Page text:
She Loves Me is probably the best Broadway musical you’ve never heard of (unless you’re a Broadway nerd). It’s an unassuming, Old World charmer, testament to craft, witchcraft and romance that echoes the operettas of Romberg and Friml. It didn’t make much of an impression when it opened in 1963 despite an astonishing pedigree: Based on the same Miklós László play that Ernst Lubitsch turned into 1940’s Little Shop Around The Corner with James Stewart and Margaret Sullavan (and, much later, Nora Ephron’s You’ve Got Mail for Tom Hanks and Meg Ryan), She Loves Me was the first show Hal Prince directed from inception to opening night. The score is by Sheldon Harnick and Jerry Bock, who next would write Fiddler on the Roof, and the book is by Joe Masteroff, who would next write the book for Kander & Ebb’s Cabaret.
And the star was Barbara Cook, who had played Marian Paroo in The Music Man and Cunegonde in Candide, Broadway royalty indeed. Of course, 1963 was the beginning of the British invasion of pop music and probably no time for this Hungarian pastry, set in a Budapest parfumerie and occupied with the “Dear Friend” love letters of anonymous pen pals who in real life loathe each other until they don’t.
The Roundabout Theatre Company presented a brilliant revival of the show 23 years ago starring Judy Kuhn (currently on Broadway in Fun Home), and now returns to it again, and I’m thrilled to say that while I have aged, She Loves Me has not, not one bit. The score remains enchanting — the best-known song probably is “Vanilla Ice Cream,” which would become for Cook what “People” is for Barbra Streisand and “Memory” for Betty Buckley. This time the unlikely lovers are played by the infinitely appealing Laura Benanti (ABC’s Nashville and a Tony winner for Gypsy) and Zachary Levi (NBC’s Chuck), delightful as irritated co-workers in Maraczek’s Parfumerie by day, swoony epistolary confidants by night.
Their comic foils are played by Jane Krakowski (Unbreakable Kimmy Schmidt and every bit the sex kitten here that she was in the Roundabout’s revival of Nine awhile back) and Gavin Creel (Hair) as the shop’s resident smarmy Lothario. The cuckolded shop owner Maraczek is played resonantly by the fine actor Byron Jennings. The music-box
set is by David Rockwell, the quietly resplendent lighting is by Donald Holder; the elegant costumes are by Jeff Mahshie. The team of Scott Ellis (director) and Warren Carlyle (choreography) lets the show breathe, and with the exception of the oddly messy Café Imperiale scene, it all flows by, weightless as a cream puff. One nit, though it’s a substantial one: At Studio 54, the orchestra (under the expert baton of Paul Gemignani) is split between boxes high on either side of the stage. Not good.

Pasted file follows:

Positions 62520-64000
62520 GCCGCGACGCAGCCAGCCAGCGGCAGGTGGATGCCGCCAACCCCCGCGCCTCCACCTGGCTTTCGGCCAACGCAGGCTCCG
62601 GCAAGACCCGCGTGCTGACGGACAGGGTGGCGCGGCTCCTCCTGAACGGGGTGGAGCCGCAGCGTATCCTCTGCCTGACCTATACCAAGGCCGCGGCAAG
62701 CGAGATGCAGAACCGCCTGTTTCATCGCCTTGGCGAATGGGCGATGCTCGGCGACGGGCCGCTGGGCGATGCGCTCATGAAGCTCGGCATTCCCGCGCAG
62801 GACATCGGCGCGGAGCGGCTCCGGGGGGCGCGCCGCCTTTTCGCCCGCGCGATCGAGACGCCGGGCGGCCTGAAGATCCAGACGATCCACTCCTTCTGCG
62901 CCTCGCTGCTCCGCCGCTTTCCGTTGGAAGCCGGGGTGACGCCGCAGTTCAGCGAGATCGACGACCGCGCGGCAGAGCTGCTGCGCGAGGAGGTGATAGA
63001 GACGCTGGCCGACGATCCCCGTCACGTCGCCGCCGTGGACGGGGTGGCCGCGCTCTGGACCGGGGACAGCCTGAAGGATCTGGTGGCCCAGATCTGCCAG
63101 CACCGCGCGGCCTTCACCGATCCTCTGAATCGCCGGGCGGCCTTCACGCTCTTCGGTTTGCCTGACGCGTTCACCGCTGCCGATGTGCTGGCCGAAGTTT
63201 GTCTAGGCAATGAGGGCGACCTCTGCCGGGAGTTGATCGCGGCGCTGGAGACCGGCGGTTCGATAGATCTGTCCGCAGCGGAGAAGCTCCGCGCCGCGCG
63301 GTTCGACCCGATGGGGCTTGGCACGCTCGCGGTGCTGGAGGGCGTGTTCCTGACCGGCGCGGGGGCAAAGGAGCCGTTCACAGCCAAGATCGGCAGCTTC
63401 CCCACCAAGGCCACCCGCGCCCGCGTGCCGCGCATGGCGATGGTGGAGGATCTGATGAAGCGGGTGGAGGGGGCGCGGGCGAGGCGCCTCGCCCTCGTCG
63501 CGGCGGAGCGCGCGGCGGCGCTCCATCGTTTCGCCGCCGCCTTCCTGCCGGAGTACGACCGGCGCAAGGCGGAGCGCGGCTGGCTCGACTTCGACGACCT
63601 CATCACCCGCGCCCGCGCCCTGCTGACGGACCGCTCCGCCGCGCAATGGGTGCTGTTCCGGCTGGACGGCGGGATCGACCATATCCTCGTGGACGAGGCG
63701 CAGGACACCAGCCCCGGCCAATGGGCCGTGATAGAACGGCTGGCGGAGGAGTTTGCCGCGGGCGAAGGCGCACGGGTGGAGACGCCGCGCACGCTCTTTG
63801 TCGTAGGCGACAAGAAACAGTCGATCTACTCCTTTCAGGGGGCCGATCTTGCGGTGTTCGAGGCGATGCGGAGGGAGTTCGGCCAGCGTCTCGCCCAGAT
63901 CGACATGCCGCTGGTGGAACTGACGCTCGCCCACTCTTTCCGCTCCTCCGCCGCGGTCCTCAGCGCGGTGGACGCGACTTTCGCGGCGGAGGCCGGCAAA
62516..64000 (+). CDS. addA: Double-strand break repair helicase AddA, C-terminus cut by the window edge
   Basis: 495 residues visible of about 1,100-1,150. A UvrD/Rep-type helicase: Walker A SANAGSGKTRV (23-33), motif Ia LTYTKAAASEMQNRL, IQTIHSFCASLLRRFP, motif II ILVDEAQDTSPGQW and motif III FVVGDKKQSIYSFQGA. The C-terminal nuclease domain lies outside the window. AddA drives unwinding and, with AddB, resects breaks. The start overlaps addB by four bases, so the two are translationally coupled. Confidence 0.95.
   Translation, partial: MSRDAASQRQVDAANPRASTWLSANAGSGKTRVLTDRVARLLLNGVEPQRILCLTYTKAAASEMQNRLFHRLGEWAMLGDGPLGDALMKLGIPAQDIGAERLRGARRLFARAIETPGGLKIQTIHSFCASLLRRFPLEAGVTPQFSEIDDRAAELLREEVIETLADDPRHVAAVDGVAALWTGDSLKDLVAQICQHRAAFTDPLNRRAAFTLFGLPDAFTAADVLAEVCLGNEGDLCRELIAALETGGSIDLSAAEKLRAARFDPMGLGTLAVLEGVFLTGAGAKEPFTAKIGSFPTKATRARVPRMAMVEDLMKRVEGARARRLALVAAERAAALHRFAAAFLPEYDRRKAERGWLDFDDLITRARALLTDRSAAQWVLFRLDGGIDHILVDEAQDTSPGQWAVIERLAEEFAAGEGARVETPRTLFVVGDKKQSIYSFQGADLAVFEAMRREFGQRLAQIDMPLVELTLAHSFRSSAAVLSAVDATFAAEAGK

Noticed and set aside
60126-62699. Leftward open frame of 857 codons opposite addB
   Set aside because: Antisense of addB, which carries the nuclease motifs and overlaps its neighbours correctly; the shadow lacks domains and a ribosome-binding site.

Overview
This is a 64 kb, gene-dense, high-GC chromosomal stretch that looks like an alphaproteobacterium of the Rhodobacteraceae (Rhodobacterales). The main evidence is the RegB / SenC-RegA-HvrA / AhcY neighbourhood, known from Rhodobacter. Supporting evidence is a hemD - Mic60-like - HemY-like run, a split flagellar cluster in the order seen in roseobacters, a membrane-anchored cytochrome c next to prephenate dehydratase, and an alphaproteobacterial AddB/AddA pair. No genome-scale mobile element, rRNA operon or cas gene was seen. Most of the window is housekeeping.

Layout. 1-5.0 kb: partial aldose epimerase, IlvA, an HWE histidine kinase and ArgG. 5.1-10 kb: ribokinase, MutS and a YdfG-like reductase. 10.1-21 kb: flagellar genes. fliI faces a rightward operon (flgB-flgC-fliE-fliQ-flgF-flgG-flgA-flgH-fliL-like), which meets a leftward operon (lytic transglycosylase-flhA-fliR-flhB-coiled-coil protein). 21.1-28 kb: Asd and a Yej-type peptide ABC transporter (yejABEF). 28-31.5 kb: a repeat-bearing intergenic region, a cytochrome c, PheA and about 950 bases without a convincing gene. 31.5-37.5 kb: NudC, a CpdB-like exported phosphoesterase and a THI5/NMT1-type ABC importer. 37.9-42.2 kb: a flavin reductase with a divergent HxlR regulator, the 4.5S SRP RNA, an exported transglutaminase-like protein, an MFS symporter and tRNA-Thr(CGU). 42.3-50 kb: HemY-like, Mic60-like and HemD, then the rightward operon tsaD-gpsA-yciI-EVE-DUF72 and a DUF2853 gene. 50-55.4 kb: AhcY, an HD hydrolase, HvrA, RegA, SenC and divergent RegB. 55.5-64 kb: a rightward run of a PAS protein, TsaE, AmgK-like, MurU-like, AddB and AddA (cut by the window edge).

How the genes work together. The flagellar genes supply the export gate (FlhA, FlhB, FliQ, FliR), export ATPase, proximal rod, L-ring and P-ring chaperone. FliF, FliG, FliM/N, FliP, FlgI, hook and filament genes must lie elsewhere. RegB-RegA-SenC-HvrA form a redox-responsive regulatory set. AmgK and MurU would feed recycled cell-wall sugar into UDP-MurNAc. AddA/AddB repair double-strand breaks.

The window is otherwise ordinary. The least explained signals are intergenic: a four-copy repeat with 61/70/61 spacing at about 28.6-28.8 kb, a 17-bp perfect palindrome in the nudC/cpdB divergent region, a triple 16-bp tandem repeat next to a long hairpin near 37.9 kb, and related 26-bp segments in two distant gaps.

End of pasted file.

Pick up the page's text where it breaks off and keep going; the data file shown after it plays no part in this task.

Timothy Olyphant, the star of Justified among many other shows, plays country-Western star Strings McCrane in Kenneth Lonergan’s new comedy of very bad manners Hold On to Me Darling. Strings’ mother has just passed, as they say in C&W songs, evoking in him a neediness way beyond his normal, day-to-day self-love. Remember the scene in Robert Altman’s Nashville when Keith Carradine sings “I’m Easy” and the camera cuts to the faces of every woman in the audience certain he’s singing it to her? That’s Strings.
Lonergan (You Can Count on Me, This Is Our Youth) knows stardust hypocrisy inside out and when Strings departs from a Kansas City gig with his masseuse (Jenn Lyon) in tow — or, more aptly, with her claws sunk deep into his well-muscled shoulders — to Nashville to mourn, we are transported to the C&W iteration of a comedy in which no skirt is unchased and no heartfelt confession is more than a phrase or two away from shameless manipulation. Strings’ chief victim is his just-distant-enough cousin Essie (beautifully underplayed by Adelaide Clemens), but there’s also collateral damage for Strings’ brother (C.J. Wilson) and fawning assistant (Keith Nobbs).
Jonathan Hogan, appearing late in the play as Strings’ long-estranged father, injects a dose of poignance into the proceedings that’s quite touching. Neil Pepe has staged the longish evening with an ear for the nuance of Lonergan’s speeches that keeps the whole thing from collapsing. It’s all very funny, but Altman accomplished much the same impact in that single, memorable sweep of another unwitting Nashville fan base.
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